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How the grading system works
The Scottish Grading System attempts to give an accurate measure of a player’s chess strength, based on games in tournaments, leagues and clubs throughout Scotland, and on games in competitions outside Scotland. The Grading System has been tested and refined over many years and the gradings it gives Scottish chessplayers are generally respected as according with their own opinions of player “strength”.
The Chess Scotland Grading System is based on the ELO International grading system devised by Professor Arpad Elo, which is also used by FIDE, the World Chess federation, and most national chess associations around the world. Because a chess game can have only three clearly defined results – win, lose or draw – any player’s performance can be evaluated with great accuracy.
The Elo grading system is based on probability theory – a stronger (higher-graded) chessplayer should consistently beat a weaker (lower-graded) opponent. The greater the difference in strength, the higher the probability of this happening. The more games that are played, the better the information about a player’s strength.
When Laszlo Polgar decided to prove that prodigies are made rather than born, by giving his children intensive coaching in one chosen speciality, one reason he decided on chess (rather than music or mathematics) was that the Elo system could measure their record-breaking progress so efficiently.
Grades in the Scottish system vary from junior beginners with a minimum level of 100 up to top Grandmaster level of near 2600.
A list is published in early August each year using results from July 1 of the previous year up to July 1 of the current year. Games played in tournaments and leagues in Scotland are automatically submitted to Chess Scotland for grading by the tournament and league organisers. Games played in clubs are submitted by club secretaries directly to Chess Scotland for grading (individuals cannot submit club results ie just their own data, data must come from the organising club). Clubs have to be members of Chess Scotland before their domestic club games are graded. Games played outside Scotland can also be included for CS members.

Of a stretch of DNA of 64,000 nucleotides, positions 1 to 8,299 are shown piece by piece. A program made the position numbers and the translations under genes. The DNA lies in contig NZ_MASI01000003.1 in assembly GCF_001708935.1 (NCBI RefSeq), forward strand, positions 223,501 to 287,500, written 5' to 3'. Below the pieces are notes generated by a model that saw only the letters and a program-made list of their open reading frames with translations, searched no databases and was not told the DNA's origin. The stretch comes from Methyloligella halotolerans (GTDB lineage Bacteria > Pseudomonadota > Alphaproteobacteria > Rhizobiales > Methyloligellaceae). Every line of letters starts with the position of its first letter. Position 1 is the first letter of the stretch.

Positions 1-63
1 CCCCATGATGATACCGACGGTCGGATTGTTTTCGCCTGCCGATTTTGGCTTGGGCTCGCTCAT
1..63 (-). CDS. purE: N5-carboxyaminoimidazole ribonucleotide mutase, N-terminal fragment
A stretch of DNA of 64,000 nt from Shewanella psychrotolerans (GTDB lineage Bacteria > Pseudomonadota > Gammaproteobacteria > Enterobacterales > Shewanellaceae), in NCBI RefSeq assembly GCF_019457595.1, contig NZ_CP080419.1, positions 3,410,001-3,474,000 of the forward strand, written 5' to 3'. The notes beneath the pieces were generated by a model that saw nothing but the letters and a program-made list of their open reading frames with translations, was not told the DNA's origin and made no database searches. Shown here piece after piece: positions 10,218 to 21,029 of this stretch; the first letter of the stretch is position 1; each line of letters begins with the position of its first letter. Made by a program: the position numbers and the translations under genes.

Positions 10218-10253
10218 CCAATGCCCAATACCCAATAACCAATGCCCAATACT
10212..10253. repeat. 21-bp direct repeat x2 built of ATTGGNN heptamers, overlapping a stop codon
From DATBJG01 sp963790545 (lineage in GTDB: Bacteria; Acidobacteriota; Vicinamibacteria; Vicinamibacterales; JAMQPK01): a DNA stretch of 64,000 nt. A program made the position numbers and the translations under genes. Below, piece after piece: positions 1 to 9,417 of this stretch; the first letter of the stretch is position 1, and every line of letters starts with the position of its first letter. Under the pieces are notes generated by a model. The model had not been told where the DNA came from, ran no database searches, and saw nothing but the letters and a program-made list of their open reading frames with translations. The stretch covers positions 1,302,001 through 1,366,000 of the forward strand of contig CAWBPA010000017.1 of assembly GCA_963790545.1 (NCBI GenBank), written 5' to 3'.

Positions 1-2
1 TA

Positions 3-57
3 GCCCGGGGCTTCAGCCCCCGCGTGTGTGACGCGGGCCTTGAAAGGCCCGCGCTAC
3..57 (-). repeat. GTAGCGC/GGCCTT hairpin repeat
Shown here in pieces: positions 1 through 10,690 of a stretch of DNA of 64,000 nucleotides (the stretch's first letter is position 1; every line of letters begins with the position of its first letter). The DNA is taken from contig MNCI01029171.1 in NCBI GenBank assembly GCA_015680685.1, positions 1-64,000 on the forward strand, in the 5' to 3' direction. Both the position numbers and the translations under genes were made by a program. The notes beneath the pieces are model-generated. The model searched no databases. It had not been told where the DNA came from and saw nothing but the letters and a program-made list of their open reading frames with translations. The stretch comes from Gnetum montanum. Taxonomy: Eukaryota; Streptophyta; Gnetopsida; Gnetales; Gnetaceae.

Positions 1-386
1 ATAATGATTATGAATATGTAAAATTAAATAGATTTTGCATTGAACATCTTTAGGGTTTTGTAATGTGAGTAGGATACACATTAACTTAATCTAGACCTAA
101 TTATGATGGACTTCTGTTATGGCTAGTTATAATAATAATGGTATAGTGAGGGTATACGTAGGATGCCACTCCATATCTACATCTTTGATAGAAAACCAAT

A detailed explanation of how grades are calculated is available here.
Frequently Asked Questions (FAQ)
Many of the most frequently asked questions are available here.
If you’ve played games outside of Scotland and want to include them in your Chess Scotland grading calculation, the details are here.
To help you along, you can download a free Excel grading calculator devised by Alex Clark of Dundee.
Analysis of System Performance
Stan Oglesby has carried out a detailed analysis of the performance of the CS grading system. Download a copy of Stan’s report.